Although Intel Corp. decided not to bring support for next-generation solid-state drives with Serial ATA Express (SATAe) interface this year, Asustek Computer earlier this year demonstrated motherboards with SATA Express connectors and vowed to bring the new interface to the market. On Wednesday the company said that it can now assure that its future mainboards will be 100% compatible with future SSDs.
The SATA Express is the next-generation interface for storage devices that is based on PCI Express 2.0 (5GT/s) or PCI Express 3.0 (8GT/s) protocols and which can increase maximum bandwidth to 1GB/s (PCIe 2.0) or 2GB/s (in case of PCIe 3.0). While it is possible to add support for SATA Express with the help of a special controller, it is still extremely important to know that not every motherboard is made the same: having the physical connector is only a small part of the equation. In order to deliver the full potential of SATA Express, the host mainboard must support the separate reference clock with independent spread spectrum clocking architecture (SRIS) technology. Obviously, the SSDs connected to the host should also feature the tech.
Since SATA Express uses PCI Express logical protocol and SATA connectors, there is a number of requirements for SATA Express devices to work correctly since PCIe was developed for connecting devices over short distances on mainboards.
For PCI Express-based applications the same reference clock (usually with spread spectrum clocking, a.k.a. SSC) needs to be delivered to both ends of the link. For in-box apps this is not a problem since the PCIe edge connector already has pins to carry this reference clock. However, for long-distance cases that necessitate using a cable, the requirement that the reference clock (Refclk) needs to be sent in addition to the data signals is troublesome. While sending the reference clock using a special link within a cable does not seem hard, it creates two issues: the cables and connectors need to be thicker, heavier, larger and more expensive to carry the extra clock signals; even though the reference clock does have SSC on it there can still be a large amount of electromagnetic interference (EMI) resulting from sending it. Moreover, since SATA Express uses SATA connectors it may be simply impossible to implement a link with Refclk.
Typical PCI Express-based interconnections. Image by Synopsys.
In a bit to avoid such troubles, the PCI SIG developed SRIS technology to define a usage model with separate reference clocks at each end of a link. Thus, the root complex Refclk does not need to be sent across the cable in a PCIe SRIS application. The SRIS has to be supported by the BIOS of the host mainboard, which is exactly what Asustek plans to implement.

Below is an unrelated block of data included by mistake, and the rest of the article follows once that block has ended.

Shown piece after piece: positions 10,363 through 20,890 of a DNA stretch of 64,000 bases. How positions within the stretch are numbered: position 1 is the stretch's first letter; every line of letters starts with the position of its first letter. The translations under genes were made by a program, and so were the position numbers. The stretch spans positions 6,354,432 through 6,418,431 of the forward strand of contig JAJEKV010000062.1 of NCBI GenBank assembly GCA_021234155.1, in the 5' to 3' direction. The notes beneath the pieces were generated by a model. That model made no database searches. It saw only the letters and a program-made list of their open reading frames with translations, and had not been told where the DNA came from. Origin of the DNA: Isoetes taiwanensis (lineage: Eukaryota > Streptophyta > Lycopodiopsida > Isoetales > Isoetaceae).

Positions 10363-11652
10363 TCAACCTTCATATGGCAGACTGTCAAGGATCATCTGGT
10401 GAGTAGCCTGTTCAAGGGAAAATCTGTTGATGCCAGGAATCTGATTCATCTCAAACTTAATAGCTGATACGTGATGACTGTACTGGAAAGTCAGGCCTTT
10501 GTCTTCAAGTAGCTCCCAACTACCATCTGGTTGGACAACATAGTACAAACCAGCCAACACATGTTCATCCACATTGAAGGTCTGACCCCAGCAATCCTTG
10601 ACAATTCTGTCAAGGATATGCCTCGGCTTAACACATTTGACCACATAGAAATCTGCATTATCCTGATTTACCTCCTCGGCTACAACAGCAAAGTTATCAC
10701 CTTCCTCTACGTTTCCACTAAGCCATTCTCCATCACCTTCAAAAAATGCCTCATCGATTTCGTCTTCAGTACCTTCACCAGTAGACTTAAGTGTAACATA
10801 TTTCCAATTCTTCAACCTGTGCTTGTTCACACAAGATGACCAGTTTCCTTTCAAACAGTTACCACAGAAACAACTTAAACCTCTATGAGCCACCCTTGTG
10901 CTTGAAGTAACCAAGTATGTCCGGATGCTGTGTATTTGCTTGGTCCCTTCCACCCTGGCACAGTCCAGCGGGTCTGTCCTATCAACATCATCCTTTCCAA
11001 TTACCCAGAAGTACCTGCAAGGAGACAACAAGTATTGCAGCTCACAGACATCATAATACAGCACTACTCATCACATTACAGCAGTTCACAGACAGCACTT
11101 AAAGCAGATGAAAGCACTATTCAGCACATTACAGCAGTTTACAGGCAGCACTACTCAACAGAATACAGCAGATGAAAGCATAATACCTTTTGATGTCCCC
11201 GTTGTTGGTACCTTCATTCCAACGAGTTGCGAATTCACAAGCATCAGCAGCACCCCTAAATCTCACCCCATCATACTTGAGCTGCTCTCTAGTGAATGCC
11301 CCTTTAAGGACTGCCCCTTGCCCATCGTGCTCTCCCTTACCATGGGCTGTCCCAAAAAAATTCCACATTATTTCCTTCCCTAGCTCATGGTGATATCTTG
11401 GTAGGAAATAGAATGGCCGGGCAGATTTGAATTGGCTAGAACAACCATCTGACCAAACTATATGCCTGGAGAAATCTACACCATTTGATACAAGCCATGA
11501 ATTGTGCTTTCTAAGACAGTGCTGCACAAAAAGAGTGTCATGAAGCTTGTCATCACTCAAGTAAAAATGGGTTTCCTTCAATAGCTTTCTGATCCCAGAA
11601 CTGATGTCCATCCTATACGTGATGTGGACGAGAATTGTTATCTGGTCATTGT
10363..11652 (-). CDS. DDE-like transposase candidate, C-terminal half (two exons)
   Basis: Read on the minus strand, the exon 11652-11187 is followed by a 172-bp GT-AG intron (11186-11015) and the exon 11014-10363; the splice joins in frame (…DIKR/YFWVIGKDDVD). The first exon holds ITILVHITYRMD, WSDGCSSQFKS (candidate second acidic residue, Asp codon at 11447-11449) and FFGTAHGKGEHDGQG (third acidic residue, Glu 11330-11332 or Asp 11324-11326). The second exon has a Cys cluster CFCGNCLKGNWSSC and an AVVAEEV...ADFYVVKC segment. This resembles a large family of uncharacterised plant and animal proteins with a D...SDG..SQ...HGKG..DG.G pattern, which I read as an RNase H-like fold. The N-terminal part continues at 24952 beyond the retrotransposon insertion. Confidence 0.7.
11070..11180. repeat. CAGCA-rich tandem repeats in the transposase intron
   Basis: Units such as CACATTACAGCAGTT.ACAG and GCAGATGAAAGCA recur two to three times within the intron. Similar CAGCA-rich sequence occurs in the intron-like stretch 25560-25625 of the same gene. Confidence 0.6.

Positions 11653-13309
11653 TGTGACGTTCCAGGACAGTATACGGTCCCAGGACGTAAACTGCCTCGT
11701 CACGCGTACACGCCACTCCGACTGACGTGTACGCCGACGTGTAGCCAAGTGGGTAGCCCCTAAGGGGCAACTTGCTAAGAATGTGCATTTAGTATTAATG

PCI Express/SATA Express interconnection with SRIS technology.
According to Asus, SATA Express-capable mainboards that lack the SRIS architecture in the BIOS could present compatibility problems: storage might not be recognized, might not work correctly, or function with limited performance. While the SRIS technology is a part of the PCI Express 3.0 standard, since it is not needed for add-in-cards, it may not be supported by modern mainboards.
The SRIS BIOS technology will be implemented in future Asus motherboards, the company said. As a result, all SATA Express-enabled platforms by Asus will support the future SSDs.
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KitGuru Says: It is nice to see that Asustek is ready for solid-state drives featuring SATA Express interface although there are no such SSDs yet. However, there are three important things that have to be said about the current SATA Express employments. Firstly, Asustek’s (and probably other makers’ as well) implementation of SATAe is based on PCI Express 2.0 x2 interface that is supported by Intel 8-series and 8-series chipsets, hence its peak bandwidth is 1GB/s or less. While it should be possible to use processor’s PCI Express 3.0 interconnection, the implementation could slowdown graphics cards that use CPU’s PCIe. Moreover, the first-generation SATA Express controllers for SSDs may only support PCIe 2.0 since they will be intended for platforms based on chipsets that only support PCIe 2.0. Secondly, even SATAe implementation based on PCIe 2.0 has to be validated by industry groups and SSD makers, so any surprises from the current-gen SATAe platforms may be expected. Thirdly, SATAe based on PCI Express 3.0 protocol (and this is when SATAe will become a true alternative for PCI Express slots) will only emerge when chipsets start to support the technology. At present it is expected that core-logic sets for Intel Skylake processors will support PCIe 3.0 protocols. All-in-all, the SATAe will get truly important not today, not tomorrow, but the day after tomorrow.